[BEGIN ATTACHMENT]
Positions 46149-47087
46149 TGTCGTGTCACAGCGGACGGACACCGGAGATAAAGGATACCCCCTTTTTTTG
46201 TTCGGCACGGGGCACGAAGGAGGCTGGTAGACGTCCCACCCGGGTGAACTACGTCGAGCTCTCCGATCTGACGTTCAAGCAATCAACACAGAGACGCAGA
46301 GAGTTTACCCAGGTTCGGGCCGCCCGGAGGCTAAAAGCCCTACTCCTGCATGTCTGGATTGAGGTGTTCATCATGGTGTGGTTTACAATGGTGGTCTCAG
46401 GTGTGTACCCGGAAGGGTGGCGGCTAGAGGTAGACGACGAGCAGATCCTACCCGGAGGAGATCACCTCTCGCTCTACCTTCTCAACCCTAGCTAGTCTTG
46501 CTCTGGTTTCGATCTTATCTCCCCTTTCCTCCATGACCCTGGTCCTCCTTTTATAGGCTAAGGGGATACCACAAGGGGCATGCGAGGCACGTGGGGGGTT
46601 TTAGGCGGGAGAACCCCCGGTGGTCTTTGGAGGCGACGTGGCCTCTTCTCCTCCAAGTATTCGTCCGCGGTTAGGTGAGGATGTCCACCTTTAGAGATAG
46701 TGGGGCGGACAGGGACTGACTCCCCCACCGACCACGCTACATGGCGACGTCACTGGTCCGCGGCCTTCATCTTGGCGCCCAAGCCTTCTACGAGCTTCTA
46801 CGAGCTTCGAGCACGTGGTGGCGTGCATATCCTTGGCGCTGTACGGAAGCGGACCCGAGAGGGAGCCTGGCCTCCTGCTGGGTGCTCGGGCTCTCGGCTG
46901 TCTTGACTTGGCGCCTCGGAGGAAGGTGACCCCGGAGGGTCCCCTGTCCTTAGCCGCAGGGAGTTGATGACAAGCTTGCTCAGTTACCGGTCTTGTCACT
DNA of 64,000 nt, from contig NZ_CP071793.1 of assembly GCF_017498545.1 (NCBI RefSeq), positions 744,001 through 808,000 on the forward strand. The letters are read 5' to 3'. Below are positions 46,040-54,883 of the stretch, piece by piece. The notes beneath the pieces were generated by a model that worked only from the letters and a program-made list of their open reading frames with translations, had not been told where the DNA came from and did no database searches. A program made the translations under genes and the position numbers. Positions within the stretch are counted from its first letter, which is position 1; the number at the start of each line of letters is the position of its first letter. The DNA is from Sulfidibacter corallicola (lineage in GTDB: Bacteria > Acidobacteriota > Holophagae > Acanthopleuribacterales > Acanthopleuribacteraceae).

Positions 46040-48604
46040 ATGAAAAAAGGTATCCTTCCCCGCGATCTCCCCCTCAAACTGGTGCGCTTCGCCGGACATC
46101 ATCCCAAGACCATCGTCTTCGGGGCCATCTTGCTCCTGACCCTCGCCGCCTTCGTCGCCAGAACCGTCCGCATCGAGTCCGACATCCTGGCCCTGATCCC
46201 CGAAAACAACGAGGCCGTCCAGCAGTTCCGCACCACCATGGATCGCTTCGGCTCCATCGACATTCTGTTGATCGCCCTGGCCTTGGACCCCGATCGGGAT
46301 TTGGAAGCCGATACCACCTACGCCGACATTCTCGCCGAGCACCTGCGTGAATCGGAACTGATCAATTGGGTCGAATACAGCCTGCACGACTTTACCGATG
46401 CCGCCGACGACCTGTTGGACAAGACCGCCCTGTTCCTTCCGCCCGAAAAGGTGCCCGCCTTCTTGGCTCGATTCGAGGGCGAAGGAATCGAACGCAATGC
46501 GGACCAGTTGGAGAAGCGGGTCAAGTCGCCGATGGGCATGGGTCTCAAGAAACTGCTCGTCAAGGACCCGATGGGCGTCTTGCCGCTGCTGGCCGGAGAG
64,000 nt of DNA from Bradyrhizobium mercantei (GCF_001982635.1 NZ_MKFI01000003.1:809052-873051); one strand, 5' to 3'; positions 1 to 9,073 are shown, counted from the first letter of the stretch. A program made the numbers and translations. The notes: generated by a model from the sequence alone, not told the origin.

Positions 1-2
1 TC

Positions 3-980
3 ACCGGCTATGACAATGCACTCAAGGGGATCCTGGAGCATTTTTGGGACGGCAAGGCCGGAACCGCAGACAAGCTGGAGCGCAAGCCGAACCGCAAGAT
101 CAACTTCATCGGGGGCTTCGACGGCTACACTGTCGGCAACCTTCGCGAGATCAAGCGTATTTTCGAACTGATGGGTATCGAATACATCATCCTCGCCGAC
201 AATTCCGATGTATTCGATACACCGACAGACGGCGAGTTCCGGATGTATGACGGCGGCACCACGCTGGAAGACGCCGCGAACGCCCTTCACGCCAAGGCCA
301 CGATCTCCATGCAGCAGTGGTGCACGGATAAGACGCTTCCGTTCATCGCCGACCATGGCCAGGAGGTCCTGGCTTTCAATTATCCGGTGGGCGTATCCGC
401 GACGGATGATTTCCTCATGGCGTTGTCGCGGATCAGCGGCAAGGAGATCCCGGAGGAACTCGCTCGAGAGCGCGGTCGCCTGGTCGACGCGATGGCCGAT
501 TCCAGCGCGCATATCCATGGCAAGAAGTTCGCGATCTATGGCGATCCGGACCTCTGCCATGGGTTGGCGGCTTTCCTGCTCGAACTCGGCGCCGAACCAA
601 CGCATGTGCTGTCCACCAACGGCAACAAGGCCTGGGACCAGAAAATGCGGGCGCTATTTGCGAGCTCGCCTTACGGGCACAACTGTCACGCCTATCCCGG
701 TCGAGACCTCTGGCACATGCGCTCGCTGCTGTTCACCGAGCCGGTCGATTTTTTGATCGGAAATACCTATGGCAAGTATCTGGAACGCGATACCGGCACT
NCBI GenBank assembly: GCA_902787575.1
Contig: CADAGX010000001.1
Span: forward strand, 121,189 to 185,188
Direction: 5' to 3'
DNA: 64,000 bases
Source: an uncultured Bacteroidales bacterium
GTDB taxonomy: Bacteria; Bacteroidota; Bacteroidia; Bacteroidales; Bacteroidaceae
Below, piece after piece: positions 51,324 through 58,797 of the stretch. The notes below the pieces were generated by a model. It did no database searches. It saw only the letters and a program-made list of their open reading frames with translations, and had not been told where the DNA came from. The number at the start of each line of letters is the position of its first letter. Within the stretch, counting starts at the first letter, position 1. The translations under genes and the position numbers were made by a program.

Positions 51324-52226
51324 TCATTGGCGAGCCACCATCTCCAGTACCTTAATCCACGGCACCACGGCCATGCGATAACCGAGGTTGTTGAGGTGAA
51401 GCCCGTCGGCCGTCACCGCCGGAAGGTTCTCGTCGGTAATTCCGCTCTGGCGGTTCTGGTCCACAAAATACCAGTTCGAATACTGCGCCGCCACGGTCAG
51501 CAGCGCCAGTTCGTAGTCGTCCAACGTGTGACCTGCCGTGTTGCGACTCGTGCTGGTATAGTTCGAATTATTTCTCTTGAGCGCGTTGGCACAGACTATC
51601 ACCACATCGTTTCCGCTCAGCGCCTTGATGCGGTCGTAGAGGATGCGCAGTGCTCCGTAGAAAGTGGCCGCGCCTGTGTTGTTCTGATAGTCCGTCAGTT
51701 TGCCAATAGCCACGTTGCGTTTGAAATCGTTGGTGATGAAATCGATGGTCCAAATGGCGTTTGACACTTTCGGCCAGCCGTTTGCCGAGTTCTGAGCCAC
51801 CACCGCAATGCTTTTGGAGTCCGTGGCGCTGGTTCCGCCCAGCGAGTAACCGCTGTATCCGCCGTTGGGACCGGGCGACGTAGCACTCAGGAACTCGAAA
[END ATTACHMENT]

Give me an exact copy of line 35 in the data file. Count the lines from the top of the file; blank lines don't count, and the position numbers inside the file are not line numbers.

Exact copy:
DNA: 64,000 bases